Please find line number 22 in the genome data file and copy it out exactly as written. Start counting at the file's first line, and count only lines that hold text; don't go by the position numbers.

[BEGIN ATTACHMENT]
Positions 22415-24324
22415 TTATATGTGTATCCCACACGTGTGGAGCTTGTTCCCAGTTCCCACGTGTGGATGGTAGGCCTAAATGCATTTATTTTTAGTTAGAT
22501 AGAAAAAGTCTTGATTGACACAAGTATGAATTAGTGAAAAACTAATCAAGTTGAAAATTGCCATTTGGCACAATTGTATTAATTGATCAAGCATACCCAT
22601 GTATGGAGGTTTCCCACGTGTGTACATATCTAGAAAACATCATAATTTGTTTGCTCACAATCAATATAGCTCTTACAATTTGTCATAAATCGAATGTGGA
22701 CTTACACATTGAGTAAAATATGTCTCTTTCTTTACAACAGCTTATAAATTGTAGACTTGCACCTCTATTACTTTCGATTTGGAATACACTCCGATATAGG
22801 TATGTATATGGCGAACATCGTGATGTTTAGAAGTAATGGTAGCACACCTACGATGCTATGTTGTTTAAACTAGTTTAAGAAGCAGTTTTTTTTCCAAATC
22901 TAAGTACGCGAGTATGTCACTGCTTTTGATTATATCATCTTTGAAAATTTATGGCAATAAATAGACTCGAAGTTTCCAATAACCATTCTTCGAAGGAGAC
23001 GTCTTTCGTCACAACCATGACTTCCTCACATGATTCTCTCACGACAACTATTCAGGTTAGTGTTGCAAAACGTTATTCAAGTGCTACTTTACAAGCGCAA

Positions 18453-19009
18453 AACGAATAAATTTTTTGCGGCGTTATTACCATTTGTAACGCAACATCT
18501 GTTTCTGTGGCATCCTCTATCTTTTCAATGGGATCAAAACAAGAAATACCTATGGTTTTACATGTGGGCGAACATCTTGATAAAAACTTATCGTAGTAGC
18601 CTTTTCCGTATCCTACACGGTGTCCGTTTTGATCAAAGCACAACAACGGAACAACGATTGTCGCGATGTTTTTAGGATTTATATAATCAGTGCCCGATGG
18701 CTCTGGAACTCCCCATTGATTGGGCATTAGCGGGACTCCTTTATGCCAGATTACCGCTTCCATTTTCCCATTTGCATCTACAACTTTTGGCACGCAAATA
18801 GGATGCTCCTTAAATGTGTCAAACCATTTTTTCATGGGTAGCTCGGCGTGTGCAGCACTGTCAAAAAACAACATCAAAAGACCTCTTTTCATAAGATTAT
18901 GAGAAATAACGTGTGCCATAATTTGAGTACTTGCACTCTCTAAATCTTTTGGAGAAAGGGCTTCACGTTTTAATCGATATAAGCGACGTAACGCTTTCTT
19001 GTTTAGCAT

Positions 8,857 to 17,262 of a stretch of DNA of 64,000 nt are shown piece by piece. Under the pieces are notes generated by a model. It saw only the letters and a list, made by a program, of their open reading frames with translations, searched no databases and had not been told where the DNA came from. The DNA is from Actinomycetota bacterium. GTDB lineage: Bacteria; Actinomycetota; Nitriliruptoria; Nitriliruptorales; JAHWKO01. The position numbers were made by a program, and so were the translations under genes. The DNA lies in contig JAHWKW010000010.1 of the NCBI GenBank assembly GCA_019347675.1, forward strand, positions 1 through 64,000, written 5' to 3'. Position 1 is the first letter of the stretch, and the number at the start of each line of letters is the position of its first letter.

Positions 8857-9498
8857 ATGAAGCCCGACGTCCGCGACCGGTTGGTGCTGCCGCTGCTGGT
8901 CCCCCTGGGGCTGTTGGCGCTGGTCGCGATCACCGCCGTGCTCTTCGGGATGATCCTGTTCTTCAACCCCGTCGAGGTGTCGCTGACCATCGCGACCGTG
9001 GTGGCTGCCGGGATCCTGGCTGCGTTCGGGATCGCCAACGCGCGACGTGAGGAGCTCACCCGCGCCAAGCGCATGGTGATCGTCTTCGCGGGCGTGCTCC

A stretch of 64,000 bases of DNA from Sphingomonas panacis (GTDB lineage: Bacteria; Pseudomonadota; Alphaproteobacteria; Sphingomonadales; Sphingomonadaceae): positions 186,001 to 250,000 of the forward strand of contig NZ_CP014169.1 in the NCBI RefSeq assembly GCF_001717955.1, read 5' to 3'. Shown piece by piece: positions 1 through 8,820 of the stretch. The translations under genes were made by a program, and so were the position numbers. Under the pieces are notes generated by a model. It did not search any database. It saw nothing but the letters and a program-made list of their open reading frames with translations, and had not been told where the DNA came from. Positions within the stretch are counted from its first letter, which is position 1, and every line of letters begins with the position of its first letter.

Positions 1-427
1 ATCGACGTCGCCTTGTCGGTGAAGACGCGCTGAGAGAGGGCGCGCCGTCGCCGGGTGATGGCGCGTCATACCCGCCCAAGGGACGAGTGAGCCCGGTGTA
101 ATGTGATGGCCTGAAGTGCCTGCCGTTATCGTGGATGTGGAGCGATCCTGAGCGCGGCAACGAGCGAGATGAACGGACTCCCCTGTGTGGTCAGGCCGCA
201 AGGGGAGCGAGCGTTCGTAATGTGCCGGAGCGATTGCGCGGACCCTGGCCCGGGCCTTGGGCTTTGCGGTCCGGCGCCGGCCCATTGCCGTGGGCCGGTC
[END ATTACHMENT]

A stretch of 64,000 bases of DNA from Sphingomonas panacis (GTDB lineage: Bacteria; Pseudomonadota; Alphaproteobacteria; Sphingomonadales; Sphingomonadaceae): positions 186,001 to 250,000 of the forward strand of contig NZ_CP014169.1 in the NCBI RefSeq assembly GCF_001717955.1, read 5' to 3'. Shown piece by piece: positions 1 through 8,820 of the stretch. The translations under genes were made by a program, and so were the position numbers. Under the pieces are notes generated by a model. It did not search any database. It saw nothing but the letters and a program-made list of their open reading frames with translations, and had not been told where the DNA came from. Positions within the stretch are counted from its first letter, which is position 1, and every line of letters begins with the position of its first letter.